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Analysis of RASFF notifications on food products contaminated with Listeria monocytogenes reveals options for improvement in the rapid alert system for food and feed
- Lüth, Stefanie, Boone, Idesbald, Kleta, Sylvia, Al Dahouk, Sascha
- Food control 2019 v.96 pp. 479-487
- Listeria monocytogenes, consumer protection, data collection, databases, disease severity, food contamination, food industry, food processing, foodborne illness, foods, humans, listeriosis, markets, metadata, monitoring, packaging, public health, risk factors, supply chain, Germany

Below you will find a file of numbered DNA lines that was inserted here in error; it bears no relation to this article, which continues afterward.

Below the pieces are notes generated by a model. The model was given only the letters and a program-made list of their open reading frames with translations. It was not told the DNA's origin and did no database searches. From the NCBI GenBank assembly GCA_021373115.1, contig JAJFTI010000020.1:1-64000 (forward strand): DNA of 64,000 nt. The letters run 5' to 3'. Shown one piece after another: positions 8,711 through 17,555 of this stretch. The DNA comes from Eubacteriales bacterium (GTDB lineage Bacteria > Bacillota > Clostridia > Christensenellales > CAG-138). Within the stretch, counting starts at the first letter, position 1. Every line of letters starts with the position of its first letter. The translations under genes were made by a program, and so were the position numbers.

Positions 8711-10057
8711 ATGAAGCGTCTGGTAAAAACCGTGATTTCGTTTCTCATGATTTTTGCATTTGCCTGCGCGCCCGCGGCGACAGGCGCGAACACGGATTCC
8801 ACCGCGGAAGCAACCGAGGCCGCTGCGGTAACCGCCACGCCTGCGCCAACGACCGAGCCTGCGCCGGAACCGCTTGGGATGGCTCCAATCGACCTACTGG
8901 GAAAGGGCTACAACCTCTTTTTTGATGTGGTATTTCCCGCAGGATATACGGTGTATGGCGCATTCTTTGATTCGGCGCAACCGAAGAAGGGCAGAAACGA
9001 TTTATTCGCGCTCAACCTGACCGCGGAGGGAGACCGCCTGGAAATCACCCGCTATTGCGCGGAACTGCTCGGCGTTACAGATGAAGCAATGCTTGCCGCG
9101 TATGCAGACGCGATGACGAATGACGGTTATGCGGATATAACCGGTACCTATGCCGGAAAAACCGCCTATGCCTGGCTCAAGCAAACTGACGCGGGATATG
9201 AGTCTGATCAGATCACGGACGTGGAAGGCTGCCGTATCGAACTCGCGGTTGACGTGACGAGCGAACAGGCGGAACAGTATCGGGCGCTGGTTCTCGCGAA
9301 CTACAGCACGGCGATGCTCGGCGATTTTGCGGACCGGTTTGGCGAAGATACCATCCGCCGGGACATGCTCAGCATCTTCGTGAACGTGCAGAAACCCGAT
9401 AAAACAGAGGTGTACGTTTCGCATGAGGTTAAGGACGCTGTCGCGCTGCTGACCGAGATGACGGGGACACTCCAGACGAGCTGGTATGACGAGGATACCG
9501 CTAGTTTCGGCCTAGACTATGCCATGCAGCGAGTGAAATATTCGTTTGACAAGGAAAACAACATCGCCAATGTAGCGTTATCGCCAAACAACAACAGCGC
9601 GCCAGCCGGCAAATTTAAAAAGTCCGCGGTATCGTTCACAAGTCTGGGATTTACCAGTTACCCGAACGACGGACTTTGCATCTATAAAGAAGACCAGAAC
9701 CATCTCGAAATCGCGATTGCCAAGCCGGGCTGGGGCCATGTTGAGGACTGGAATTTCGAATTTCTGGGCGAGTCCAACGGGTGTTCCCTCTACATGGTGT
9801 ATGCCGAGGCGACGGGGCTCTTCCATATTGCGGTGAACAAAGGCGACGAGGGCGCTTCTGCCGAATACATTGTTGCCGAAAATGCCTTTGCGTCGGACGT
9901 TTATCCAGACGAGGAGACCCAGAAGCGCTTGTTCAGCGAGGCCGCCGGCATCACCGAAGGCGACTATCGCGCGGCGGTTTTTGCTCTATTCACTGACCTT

- Tools for supranational communication of food safety risks like the European Rapid Alert System for Food and Feed (RASFF) play an increasingly important role in consumer protection along global supply chains. They allow for a coordinated response to emerging public health threats such as Listeria monocytogenes (Lm), the causative agent of the foodborne disease listeriosis. As a result of disease severity and the rising number of human listeriosis cases in Germany since 2011, an effective reporting system on Lm contamination in food products has become more crucial than ever to counteract this trend. Therefore, we analysed RASFF notifications on food products contaminated with Lm and distributed in Germany, 2001 to 2015, assessed trends in the reported data and addressed options for improvement in the current notification system.In RASFF Lm notifications concerning Germany from 2001 to 2015, there was often a discrepancy between country of origin and notifying country, indicating that the food safety risk was not always recognised at the earliest possible time point of the product's life span. In addition, in our dataset, most Lm notifications were driven by official controls when the respective product was already on the market. However, starting in 2005, there was an increasing trend for company's own checks. This trend of making food manufacturers accountable for the detection and notification of contaminated products in the production line is a first step into the right direction as it might help to reduce the number of contaminated food products that enter the market.Besides its function as a reporting tool, the RASFF may also facilitate the identification of risk factors associated with Lm contamination so that the problem can be tackled at its root. Unfortunately, information about packaging and food processing was only mentioned in a minority of Lm notifications. Hence, risk factors cannot be easily identified. In the future, a comprehensive database including additional metadata together with the RASFF notification should be established.Although a solid basis for the surveillance of Lm, there is still room for improvement in RASFF to speed-up the flow of information. This might help to identify food safety risks that can be harmful to European consumers much faster, more effectively prevent the spread of risk bearing food products and consequently reduce the burden of listeriosis.